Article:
A new research project will plot the effects of climate change on a very rare local aquatic creature.

The new study will clarify the role that future climate variability will play in the population fluctuations of the critically endangered sawfish.

Research will be undertaken across the Kimberley region, testing sawfish resilience to rising temperatures.

The information collected by Dr Adrian Gleiss from Murdoch University’s Freshwater Fish Group and Fish Health Unit will also identify which rivers provide the most favourable conditions for the iconic species, to inform future management and development plans.

The three year research project, which is part of an Australian Research Council Discovery Early Career Researcher Award, will also study the effects of climate change on bull sharks in the Fitzroy River.

“To help protect these species and others from the effects of climate change, it is important to understand how increased temperatures can alter their behaviour and physiology,” said Dr Gleiss.

“Temperature plays a big role in the way these fish function, influencing a range of biological processes including growth and reproduction. Previous work in the Fitzroy River shows that sawfish use the naturally occurring differences in temperature throughout the river to thermoregulate, so any change in behavior may have a significant impact on the biology of the species.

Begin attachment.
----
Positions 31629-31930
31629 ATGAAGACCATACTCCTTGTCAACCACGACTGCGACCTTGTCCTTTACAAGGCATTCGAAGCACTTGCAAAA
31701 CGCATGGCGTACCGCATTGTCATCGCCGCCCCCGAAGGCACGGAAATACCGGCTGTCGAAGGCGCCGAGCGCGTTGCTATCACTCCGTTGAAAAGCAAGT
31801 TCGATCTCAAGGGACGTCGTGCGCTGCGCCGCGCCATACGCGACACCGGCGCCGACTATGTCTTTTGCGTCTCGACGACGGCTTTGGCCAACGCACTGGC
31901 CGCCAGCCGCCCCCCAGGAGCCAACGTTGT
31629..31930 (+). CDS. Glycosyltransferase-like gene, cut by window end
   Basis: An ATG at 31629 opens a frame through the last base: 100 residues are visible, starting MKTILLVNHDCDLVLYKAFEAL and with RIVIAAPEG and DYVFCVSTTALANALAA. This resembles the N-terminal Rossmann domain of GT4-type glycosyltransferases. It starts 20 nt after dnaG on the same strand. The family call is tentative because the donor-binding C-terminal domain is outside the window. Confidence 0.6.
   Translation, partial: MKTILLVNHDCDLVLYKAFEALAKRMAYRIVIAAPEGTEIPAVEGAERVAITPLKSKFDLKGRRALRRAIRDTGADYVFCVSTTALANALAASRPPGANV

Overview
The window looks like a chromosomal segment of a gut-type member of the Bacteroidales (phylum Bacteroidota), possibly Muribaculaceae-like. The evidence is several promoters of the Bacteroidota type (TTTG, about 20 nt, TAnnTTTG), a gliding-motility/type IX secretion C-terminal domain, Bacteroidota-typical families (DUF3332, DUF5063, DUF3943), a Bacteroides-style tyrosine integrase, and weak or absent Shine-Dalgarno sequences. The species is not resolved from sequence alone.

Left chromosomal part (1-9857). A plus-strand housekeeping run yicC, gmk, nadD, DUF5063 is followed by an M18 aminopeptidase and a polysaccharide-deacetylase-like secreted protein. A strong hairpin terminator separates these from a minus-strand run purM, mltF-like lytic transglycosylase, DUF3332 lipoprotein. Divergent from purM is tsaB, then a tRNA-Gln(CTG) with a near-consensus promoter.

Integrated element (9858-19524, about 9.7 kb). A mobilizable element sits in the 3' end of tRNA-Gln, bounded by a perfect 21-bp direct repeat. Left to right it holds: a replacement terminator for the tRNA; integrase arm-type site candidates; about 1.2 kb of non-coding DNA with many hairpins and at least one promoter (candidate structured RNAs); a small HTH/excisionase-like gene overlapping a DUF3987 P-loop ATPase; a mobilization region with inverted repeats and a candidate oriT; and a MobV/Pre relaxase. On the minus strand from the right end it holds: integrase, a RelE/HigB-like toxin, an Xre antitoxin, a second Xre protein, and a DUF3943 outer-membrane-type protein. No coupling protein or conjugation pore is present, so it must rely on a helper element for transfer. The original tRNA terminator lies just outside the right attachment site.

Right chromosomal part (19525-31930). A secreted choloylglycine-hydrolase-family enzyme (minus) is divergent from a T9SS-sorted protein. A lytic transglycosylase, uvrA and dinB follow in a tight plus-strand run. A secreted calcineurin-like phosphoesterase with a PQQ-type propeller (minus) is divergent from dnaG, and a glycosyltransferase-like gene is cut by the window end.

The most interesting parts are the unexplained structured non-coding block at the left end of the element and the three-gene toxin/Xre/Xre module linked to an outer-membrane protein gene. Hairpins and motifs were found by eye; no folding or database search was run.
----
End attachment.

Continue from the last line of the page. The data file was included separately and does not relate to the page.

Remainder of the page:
“For the first time, this project will try to answer how behavioural changes allow these animals to cope with changing environmental conditions. Such behavioural change may underlie the resilience to climate change of many other species and systems globally and the methodology we develop will pave the way for assessments of other animal-environmental interactions.”

Innovative technology including tagging, new theory and climate modelling will be used by Dr Gleiss and his collaborators in the $335,000 study.

Sawfish and bull sharks were chosen for the study because of their differences and similarities, said Dr Gleiss.

Sawfish are largely sedentary, spending 50 per cent of their time motionless on the riverbed whereas bull sharks are continuously swimming. Both species occur in the Fitzroy River in their juvenile stages and leave the river before reaching maturity.

Dr Gleiss will also be working with Professor Neil Loneragan and Associate Professor Alan Lymbery from Murdoch’s Centre for Fish, Fisheries and Aquatic Ecosystems. Scientists from the University of Western Australia, the University of Melbourne and the Mote Marine Laboratory in the US are also involved in the study.